New charter school must stop teaching Hebrew &mdash for now

Less than 48 hours after classes began at the nation’s only Jewish-oriented charter school, officials in Broward County, Fla., issued a command of their own: Thou shalt not teach Hebrew, at least for the time being.

The Ben Gamla Charter School ignored the ruling for one day, then decided to cooperate with the Broward County School Board — even though Ben Gamla’s founder, former Democratic congressman Peter Deutsch, said on Aug. 23 that his Hollywood, Fla., institution is going strictly by the book.

“I had to literally run around school yesterday telling the Hebrew teachers not to teach Hebrew,” Deutsch said. He insisted that there’s a great deal of confusion over what is and isn’t allowed. “The school board says we don’t have a contract at this point. We say we not only have a contract that allows us to teach Hebrew, but a contract that obligates us to teach Hebrew.”

Nevertheless, Deutsch said that he and the superintendent of schools, James Notter, want exactly the same thing: a Hebrew-English curriculum with no religious content. “It can’t be religious — that would be unconstitutional,” Deutsch said.

By definition, charter schools are publicly financed elementary or secondary schools that are managed privately, with minimal input from local school boards, and whose innovative teaching methods are expected to produce higher academic results.

Ben Gamla’s supporters were already told months ago that the school would be forbidden from teaching Torah or prayer. Its original proposal was soundly rejected by school board members on the grounds that overt Jewish symbolism would be involved.

But teaching Hebrew as a foreign language was far less controversial and never emerged as a bone of contention until now. Keith Bromery, spokesman for the school board, said it’s possible that Hebrew-language instruction may resume Sept. 11, following the board’s next meeting.

“We’re not saying they can never teach Hebrew again. It’s just a temporary suspension,” he said. “We want to bend over backwards to make sure there isn’t any proselytizing going on, other than casual references to religion. We are ultimately responsible for insuring there’s separation of church and state.”

Ben Gamla’s director, Adam Siegel, says that the 400 students at the school — which is now off limits to reporters — are getting lessons in Israeli geography until the 25 faculty members are once again permitted to resume teaching Hebrew.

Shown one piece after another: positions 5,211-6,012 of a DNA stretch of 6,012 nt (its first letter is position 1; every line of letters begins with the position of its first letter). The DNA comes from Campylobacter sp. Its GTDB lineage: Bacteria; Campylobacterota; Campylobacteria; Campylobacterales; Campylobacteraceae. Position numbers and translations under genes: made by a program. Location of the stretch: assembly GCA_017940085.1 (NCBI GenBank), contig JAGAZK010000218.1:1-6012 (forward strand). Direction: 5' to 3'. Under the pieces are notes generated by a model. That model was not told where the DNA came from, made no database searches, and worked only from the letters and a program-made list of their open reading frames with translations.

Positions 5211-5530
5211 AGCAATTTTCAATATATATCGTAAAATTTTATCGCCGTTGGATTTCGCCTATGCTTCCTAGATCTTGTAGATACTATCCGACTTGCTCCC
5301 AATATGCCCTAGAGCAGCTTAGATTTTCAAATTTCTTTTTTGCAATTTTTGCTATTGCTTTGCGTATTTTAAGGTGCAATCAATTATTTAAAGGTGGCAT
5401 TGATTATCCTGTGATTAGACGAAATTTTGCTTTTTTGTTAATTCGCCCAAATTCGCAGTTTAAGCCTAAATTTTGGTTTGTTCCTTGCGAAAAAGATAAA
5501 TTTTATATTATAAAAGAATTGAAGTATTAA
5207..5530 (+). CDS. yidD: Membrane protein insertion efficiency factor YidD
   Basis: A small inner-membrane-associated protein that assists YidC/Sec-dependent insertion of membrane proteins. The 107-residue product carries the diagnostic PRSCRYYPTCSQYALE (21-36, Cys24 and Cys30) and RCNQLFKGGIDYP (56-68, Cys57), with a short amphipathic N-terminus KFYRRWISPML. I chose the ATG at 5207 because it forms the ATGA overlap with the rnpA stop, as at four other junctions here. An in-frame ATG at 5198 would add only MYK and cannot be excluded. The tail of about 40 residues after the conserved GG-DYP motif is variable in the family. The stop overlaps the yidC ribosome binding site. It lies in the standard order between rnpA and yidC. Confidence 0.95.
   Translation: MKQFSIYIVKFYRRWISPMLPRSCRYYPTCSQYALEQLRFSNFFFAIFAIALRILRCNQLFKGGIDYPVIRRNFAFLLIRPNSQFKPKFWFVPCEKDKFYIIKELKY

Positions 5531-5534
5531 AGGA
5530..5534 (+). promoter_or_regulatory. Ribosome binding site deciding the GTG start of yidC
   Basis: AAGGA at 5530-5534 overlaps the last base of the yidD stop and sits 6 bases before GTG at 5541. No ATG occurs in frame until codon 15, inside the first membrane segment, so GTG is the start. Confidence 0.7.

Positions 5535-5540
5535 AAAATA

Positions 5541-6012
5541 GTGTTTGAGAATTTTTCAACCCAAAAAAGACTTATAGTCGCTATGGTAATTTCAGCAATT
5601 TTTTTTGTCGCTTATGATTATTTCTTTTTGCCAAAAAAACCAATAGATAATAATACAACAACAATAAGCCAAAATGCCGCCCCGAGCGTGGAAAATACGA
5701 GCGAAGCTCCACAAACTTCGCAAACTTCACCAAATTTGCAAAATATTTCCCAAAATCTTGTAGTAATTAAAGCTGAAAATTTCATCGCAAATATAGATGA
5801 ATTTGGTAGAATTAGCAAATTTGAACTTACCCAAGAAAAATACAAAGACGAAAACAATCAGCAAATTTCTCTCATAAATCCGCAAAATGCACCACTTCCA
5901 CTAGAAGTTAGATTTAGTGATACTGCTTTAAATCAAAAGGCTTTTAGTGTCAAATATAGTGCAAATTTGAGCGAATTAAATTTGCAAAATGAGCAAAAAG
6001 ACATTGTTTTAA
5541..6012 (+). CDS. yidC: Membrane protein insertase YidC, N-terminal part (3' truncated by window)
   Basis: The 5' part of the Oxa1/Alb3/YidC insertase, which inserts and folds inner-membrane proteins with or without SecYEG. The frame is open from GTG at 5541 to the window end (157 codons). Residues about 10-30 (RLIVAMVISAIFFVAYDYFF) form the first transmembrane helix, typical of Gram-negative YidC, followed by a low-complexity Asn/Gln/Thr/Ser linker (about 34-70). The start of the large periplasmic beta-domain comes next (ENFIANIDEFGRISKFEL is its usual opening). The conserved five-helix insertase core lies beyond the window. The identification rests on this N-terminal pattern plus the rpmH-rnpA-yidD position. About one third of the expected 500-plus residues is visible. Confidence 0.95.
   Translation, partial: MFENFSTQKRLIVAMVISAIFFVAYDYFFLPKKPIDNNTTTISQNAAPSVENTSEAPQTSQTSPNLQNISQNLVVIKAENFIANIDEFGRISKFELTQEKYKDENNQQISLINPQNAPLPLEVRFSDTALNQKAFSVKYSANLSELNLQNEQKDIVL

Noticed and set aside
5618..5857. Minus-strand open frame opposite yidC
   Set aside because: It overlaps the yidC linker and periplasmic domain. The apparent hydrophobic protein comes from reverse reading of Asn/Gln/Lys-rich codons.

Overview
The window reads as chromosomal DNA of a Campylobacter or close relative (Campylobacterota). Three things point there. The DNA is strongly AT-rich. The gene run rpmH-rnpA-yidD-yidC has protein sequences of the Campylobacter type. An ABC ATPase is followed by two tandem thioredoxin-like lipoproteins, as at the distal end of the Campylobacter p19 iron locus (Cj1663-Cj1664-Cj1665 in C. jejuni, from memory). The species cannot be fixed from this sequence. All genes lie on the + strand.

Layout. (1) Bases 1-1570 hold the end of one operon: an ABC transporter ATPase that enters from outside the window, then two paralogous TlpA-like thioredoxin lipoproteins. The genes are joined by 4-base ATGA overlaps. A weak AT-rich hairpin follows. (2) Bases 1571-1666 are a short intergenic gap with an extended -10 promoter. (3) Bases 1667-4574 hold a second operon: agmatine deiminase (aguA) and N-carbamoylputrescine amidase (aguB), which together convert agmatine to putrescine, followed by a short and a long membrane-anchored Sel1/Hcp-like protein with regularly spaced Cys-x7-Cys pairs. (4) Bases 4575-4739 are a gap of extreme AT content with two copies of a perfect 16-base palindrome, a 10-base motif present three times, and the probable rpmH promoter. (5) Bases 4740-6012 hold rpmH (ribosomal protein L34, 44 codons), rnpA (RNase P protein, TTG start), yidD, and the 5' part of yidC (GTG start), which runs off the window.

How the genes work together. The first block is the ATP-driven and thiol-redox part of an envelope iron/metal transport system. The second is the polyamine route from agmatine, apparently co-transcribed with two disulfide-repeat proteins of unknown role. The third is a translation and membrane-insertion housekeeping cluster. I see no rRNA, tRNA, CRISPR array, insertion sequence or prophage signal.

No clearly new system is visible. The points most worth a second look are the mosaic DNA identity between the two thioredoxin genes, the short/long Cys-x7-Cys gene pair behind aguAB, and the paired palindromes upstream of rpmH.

Siegel, 37, is an Orthodox rabbi who ran a Jewish elementary school in North Miami Beach before being hired by Deutsch to supervise Ben Gamla. He claims that the Hebrew teachers under his supervision — working closely with the school board’s foreign language department — presented the school board with a meticulously crafted 600-page curriculum.

“They found one reference to a Web site with religious content, out of the 600 pages we put together,” said a frustrated Siegel, insisting that the school board’s “no Hebrew” ruling has nothing to do with the curriculum itself. “Anybody who tells you it does either doesn’t know or is playing games with you,” he said. “It’s about money — people feeling that they’re losing control of a customer base.”

Eric Stillman, president and CEO of the Jewish Federation of Broward County, doesn’t buy that.

“As far as I can see, the Broward School Board is focused entirely on the issue of separation of church and state. They are paying no attention whatsoever to the issue of competition or money,” said Stillman, whose organization provides grants to private Jewish day schools.

“The question is whether the instruction is limited to conversational Hebrew, which is of no concern to us. The issue has to do with teaching Jewish culture, and whether religion would be included. At this point, the responsibility lies with the Broward School Board to monitor the school and make clear what is and what’s not acceptable for the school to be teaching.”